Drones have paved the way for a number of incredible applications over the past year or so, and as we become more familiar with the boundaries, limitations and capabilities of these vehicles we are able to explore new uses in a wide range of industries. However, just as drones are now helping to save lives, grow crops, protect endangered wildlife and a whole host of other great accomplishments, they can also pose a number of risks to commercial aviation. In order for the industry to move forward and realise its full potential, these risks must be identified and steps must be made to ensure safety so that drones and commercial aviation can operate together effectively. So what are the risks?
Safety risks to commercial aviation occur when an incident is caused due to a drone operating in the vicinity of an airport. There have been a number of reported incidents of this nature making national news stories. For example, last November a passenger aircraft avoided a near-collision with London's famous skyscraper, The Shard, due to a drone that was said to have flown near the plane’s wing and horizontal stabiliser, causing a disruption to standard flight. Although no incident occurred, the need to address these risks is clear.
Whenever there is intent or willful interference with aircraft or airport operation, the risk becomes a security risk. A rising concern is a potential threat of using drones to gather intelligence (for malicious purposes), as well as the potential threat of a drone carrying and delivering explosives. Cyber threats and hazards fall under this category, as well as any use of a drone to deliberately endanger aircraft or airports.
Access to airspace
With drones flying in the same airspace as commercial aircraft, this poses some challenges to overcome. There is potential for enhanced separation standards to be applied to UAV operations. However, this could have negative consequences related to airspace efficiency, capacity and restricted areas to accommodate UAVs. Any UAVs used must be compatible with established Air Traffic Management procedures or communication, navigation and surveillance requirements. If this were to be put in place, there is a risk to existing airspace users with the introduction of UAV into or near the established airspace structure, which must also be addressed.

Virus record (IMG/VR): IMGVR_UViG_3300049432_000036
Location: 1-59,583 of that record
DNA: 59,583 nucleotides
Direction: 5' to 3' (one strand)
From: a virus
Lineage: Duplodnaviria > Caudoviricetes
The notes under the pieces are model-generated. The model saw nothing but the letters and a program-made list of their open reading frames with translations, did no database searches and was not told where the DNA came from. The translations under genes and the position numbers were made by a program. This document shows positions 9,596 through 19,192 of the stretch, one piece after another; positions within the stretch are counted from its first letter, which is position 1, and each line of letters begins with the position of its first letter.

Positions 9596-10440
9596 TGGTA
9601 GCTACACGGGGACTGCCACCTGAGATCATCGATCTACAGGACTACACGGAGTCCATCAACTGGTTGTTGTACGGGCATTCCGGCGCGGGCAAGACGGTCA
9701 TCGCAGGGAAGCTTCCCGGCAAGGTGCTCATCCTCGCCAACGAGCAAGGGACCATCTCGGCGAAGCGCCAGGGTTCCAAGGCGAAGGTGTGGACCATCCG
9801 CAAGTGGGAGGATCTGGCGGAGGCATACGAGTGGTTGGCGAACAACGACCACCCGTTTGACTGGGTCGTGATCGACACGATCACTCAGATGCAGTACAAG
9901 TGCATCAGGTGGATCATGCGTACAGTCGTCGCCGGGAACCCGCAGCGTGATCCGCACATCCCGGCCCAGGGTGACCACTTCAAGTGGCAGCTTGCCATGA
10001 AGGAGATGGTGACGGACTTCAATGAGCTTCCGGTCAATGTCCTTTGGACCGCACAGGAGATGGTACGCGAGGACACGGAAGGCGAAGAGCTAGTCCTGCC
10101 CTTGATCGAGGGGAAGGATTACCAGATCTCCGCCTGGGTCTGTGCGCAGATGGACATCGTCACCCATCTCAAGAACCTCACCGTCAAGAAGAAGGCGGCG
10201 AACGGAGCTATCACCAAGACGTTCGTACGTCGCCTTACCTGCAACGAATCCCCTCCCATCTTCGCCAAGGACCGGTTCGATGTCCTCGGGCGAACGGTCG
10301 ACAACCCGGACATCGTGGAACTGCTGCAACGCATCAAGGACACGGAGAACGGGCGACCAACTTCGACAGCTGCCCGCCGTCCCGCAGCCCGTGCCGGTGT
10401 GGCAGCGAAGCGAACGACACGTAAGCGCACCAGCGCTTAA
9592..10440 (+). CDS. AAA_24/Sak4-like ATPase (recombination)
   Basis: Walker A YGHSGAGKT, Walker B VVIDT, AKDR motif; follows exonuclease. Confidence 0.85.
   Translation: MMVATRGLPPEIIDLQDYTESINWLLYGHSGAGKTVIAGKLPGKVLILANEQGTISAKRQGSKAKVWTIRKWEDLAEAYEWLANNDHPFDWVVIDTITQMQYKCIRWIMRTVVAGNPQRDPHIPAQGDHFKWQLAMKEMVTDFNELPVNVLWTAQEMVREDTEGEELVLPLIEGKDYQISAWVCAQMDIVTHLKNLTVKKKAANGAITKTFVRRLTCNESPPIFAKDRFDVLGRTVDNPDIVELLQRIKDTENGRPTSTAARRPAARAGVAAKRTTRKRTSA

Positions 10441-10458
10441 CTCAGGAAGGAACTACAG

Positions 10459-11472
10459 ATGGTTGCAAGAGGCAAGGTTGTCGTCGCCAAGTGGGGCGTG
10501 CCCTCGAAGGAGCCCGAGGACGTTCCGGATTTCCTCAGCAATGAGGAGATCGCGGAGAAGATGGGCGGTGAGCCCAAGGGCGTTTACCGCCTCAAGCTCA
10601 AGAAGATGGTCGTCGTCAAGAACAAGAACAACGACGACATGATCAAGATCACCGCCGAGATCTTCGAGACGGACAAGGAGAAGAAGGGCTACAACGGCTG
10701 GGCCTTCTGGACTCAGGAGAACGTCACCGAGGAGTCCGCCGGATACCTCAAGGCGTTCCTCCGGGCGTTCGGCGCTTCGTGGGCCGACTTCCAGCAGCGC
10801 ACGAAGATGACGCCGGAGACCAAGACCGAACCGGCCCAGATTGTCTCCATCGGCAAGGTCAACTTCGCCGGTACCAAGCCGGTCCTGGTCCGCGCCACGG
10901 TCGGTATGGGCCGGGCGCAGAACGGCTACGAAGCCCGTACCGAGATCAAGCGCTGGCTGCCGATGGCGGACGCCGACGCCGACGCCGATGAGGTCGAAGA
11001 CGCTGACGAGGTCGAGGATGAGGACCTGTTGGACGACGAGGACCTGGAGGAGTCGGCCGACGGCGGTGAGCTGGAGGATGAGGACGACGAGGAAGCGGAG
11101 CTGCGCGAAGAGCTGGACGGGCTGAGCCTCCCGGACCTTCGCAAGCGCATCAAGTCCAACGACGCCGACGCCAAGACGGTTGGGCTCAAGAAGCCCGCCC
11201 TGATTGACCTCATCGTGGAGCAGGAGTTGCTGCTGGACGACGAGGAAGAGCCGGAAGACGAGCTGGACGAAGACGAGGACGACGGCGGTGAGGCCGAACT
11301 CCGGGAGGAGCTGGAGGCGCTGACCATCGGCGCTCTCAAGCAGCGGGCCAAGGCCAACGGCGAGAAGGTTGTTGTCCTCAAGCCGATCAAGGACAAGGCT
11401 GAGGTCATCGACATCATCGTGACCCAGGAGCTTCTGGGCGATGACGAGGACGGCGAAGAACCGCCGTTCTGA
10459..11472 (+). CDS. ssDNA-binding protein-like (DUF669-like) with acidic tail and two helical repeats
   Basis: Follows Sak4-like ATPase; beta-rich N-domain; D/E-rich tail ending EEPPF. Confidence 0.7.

Effect on the aviation spectrum
The increasing use of aviation frequency spectrum needed to support drone operations should not limit the future need for the spectrum for manned aircraft. But the performance of the C2 Link for UAVs need to accommodate all ATM requirements, similar to those for manned aircraft.
There is some risk associated with using not-protected frequency spectrum for drone operations.
Legislation and regulation
At the moment, there is a lack of harmonised international standards and concepts of operations for drone operations. More and more there is a need for harmonisation, data drives, and enforceable regulations.
The drone industry is moving at a faster pace than the standards development process under International Civil Authority Organisation (ICO), making it difficult for such regulations to come into effect.
Like the introduction of any new technology, the early days are somewhat of a challenge for the industry it is in, as it must adapt and reach ‘common ground’ within its sector before it can become fully integrated. To ensure safety, the standardised concepts above must be established and then knowledge of it must be spread to all those operating both drones and aircraft.
While such guidelines are being established, the Civil Aviation Authority (CAA) has recently released a Drone Code website, helping all users to understand the current laws surrounding drones in the UK.
At Consortiq we are committed to helping the industry thrive, offering consultancy, training and practical assistance to implement the safe and effective use of a drone within any organisation. Learn more about our services online.